This certainly makes my point about the revolution in telephony.
Other American phone companies have finally realized that VoIP is here to stay. In fact, Verizon and Qwest seem to have changed course of late and are beginning to pay close attention to what's happening in VoIP. In my opinion, they are a little late to the party and have no choice but to participate. After all, VoIP will not go away!
Competitive Structure of Communications Today
Most of us are quite aware that some cable companies in the U.S. are now providing us with cable TV, broadband Internet services and regular telephone service. Many of them started with a wide menu of television options, and then used their large cable infrastructures to add broadband Internet connection and telephone services to their list of products.
The obvious next place for these large cable companies to go is VoIP services. And going there they are. Companies like Cablevision, Cox and Time Warner have now started to aggressively push VoIP. They are, in effect, "bundling" their services to enable them to offer four main products: TV, broadband Internet services, regular telephone services and VoIP.
Some people think that because of the power of the large cable companies, smaller players such as Vonage will be pushed aside and become irrelevant. However, others feel that because a Vonage is not "bound" geographically, it can easily compete with telephonic giants.
I believe that the one thing that will be to the advantage of niche players is that they are more nimble than their larger competitors and can more quickly react to and take advantage of changes in their market. Also, they will probably be stressing the portability of VoIP, whereas the large cable companies will likely be initially bound by their infrastructures, which greatly limits their portability.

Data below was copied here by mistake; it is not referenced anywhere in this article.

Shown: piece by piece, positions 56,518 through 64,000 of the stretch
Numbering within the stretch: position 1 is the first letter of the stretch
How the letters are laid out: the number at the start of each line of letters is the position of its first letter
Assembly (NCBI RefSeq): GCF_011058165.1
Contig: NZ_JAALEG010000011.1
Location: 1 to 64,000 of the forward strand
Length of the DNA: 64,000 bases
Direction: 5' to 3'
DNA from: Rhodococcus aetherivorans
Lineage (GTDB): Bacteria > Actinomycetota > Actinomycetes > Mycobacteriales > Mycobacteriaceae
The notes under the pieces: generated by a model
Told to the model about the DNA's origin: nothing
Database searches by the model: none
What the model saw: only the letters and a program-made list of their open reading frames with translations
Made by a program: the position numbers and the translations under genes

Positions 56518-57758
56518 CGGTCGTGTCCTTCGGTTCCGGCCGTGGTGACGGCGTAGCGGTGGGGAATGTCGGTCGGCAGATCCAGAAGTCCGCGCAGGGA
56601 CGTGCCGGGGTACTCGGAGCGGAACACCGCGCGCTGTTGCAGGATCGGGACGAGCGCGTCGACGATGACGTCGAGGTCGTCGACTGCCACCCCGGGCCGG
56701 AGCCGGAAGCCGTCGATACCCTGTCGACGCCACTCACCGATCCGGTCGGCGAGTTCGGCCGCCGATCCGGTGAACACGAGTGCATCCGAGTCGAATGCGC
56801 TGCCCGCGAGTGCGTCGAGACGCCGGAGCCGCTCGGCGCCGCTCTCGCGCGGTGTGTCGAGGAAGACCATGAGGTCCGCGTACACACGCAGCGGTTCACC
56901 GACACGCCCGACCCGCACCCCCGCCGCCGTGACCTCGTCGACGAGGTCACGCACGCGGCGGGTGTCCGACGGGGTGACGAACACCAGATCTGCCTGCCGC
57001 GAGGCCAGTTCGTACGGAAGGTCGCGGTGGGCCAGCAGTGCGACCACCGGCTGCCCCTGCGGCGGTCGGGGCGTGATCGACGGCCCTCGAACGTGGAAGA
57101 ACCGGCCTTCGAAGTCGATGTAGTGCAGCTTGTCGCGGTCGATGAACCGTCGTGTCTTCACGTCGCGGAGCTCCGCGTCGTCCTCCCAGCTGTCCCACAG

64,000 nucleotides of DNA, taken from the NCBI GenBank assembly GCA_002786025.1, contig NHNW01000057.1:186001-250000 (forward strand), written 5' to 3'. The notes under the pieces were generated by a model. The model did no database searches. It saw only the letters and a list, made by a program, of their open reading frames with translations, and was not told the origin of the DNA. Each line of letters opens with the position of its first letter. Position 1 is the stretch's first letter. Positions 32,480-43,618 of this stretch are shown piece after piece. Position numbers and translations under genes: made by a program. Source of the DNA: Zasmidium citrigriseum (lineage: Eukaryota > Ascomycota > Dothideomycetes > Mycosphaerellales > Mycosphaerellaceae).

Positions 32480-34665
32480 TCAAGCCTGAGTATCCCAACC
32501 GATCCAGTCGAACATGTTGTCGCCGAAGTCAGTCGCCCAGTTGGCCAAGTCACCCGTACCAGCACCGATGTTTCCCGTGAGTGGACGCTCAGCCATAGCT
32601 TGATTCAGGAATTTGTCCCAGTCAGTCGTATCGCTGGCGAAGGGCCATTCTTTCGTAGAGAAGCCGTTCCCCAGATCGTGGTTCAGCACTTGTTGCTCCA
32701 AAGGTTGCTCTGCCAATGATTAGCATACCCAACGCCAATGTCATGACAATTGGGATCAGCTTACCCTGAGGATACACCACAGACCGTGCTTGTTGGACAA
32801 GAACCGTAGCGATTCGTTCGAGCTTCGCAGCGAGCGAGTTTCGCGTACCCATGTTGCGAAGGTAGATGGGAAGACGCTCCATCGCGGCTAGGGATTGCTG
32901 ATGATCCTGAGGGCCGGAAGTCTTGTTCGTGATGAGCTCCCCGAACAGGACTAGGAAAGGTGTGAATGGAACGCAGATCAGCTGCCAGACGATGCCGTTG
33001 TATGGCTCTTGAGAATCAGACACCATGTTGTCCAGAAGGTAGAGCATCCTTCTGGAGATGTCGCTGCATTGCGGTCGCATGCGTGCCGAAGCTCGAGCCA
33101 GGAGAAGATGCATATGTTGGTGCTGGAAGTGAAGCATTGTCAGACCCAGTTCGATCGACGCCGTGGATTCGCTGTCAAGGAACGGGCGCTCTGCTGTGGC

How will the niche companies be able to stress portability? They'll do this through WiFi technology. For example, just think about the airports in the U.S. that permit you to use your laptops without having to plug into a network.
Or, what about the college campuses that are completely wireless, where students can be leisurely using their computers while sitting under a tree? This is all made possible through the portability that WiFi brings.
In my opinion, it's only a matter of time before VoIP will be completely portable so that the consumer can get all of the economic benefits of VoIP and, at the same time, garner complete geographic freedom as to where in the world the technology is used.
I'm sure that it's obvious to you by now that I'm quite bullish on VoIP. I think that niche players will come into the market and might very well dominate smaller geographical segments of the market.
Considering the widespread appeal of VoIP, there no doubt will be a number of new IPOs by VoIP companies, since these companies have all the significant elements of an attractive IPO.
Take a look at my article, "Is Your Company IPO Material?" It has some guidelines as to which companies have the necessary qualities to complete a successful IPO.
Truly, Voice over Internet Protocol is here to stay. The implications are, I believe, wonderful for all of us. We'll have greater freedom in using telephonic services and we'll be able to do so at greatly reduced costs.
Keep your eye on VoIP. We'll all be living with it for a very long time. And, good luck!
Theodore F. di Stefano is a founder and managing partner at Capital Source Partners, which deals in bringing small-cap companies public, and can be contacted at email@example.com.